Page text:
A Psycholinguistic Approach to Study of the Language Deficit in Aphasia Three protocols from two aphasic subjects were studied intensively in the framework of generative linguistics. Each protocol contained more than 300 utterances elicited by instructing the subject to read a word and use it in a sentence. This technique allowed some experimental control of language, yet permitted linguistic productivity. These ... Research Article
Research Article  |   December 01, 1969
A Psycholinguistic Approach to Study of the Language Deficit in Aphasia
 
Author Affiliations & Notes
  • Hildred Schuell
    University of Minnesota Medical School, Minneapolis, Minnesota
  • Robert Shaw
    University of Minnesota, Minneapolis, Minnesota
  • William Brewer
    University of Minnesota, Minneapolis, Minnesota
Article Information
Research Articles
Research Article   |   December 01, 1969
A Psycholinguistic Approach to Study of the Language Deficit in Aphasia
Journal of Speech, Language, and Hearing Research, December 1969, Vol. 12, 794-806. doi:10.1044/jshr.1204.794
History: Received December 19, 1968
 
Journal of Speech, Language, and Hearing Research, December 1969, Vol. 12, 794-806. doi:10.1044/jshr.1204.794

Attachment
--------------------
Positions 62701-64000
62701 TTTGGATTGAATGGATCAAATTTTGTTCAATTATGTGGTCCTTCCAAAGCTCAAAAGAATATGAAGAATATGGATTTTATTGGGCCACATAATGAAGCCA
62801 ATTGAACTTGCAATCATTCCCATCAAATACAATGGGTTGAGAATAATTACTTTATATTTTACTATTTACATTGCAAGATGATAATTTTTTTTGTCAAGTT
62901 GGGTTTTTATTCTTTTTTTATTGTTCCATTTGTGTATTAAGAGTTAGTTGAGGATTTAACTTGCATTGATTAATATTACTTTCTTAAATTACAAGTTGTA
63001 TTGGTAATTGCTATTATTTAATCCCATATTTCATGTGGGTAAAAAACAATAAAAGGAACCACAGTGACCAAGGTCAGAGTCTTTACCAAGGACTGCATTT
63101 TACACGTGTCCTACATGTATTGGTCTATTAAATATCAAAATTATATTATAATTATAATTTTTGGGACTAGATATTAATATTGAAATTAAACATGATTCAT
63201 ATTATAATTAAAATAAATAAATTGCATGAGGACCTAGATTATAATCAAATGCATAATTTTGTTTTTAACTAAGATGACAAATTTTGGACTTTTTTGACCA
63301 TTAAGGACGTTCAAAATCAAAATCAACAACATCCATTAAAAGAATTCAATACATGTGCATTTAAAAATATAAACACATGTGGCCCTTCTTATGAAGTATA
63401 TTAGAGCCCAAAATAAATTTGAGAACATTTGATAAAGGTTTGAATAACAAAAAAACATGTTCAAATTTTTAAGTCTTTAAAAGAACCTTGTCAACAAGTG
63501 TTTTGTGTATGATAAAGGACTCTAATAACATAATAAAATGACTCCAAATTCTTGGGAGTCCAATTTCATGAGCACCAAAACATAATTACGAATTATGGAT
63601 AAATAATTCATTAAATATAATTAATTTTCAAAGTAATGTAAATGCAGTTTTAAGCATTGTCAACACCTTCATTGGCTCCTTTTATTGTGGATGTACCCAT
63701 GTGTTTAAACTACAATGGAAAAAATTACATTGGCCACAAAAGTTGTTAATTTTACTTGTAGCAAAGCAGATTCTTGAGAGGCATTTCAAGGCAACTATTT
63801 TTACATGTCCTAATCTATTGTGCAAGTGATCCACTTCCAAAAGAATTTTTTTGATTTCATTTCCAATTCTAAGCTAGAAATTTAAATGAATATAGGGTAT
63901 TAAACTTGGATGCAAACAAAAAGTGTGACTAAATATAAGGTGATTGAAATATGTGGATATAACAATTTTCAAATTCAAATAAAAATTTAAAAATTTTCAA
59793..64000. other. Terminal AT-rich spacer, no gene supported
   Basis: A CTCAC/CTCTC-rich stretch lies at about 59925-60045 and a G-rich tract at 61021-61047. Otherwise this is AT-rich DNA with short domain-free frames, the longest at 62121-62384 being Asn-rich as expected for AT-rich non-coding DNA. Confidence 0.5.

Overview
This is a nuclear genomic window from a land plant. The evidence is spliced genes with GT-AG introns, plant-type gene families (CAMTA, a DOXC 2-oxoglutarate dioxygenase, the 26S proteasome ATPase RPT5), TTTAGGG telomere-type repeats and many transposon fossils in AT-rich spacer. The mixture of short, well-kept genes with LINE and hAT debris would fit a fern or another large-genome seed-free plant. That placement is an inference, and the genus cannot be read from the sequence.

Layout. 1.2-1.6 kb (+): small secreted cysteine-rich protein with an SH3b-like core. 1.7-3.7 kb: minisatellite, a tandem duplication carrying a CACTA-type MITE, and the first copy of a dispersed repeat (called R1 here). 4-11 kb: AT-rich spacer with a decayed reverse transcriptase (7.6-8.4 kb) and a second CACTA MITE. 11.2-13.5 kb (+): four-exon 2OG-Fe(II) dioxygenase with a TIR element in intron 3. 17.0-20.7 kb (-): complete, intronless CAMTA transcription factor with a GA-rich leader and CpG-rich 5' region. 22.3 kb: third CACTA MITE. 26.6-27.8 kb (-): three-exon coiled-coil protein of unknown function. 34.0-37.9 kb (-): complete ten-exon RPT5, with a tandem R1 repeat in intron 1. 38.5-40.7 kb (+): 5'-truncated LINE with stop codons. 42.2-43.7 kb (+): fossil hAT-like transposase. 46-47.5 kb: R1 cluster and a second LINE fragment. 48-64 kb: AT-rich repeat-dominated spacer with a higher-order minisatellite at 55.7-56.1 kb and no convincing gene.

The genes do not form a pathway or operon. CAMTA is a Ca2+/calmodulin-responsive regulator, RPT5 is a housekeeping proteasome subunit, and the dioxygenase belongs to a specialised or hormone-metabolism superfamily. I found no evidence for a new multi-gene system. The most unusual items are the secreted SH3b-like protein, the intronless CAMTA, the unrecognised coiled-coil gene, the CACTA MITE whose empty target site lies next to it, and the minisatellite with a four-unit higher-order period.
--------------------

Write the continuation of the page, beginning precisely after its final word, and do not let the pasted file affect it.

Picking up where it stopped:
History: Received December 19, 1968

Three protocols from two aphasic subjects were studied intensively in the framework of generative linguistics. Each protocol contained more than 300 utterances elicited by instructing the subject to read a word and use it in a sentence. This technique allowed some experimental control of language, yet permitted linguistic productivity. These protocols, and protocols from 12 nonaphasic subjects, were compared over a number of syntactic and semantic dimensions. Aphasic subjects showed restricted use of vocabulary and sentence types. Aphasics used fewer optional transformations than controls and never elected a transformation that added words to the sentence. The frequency of double-based transformations used by aphasics was less than a third of that of controls. Syntactically correct sentences produced by aphasics showed reduced semantic specificity. Results are interpreted to show that aphasic subjects have reduced lexical and semantic options, and operate under restrictions of length of unit that can be processed.

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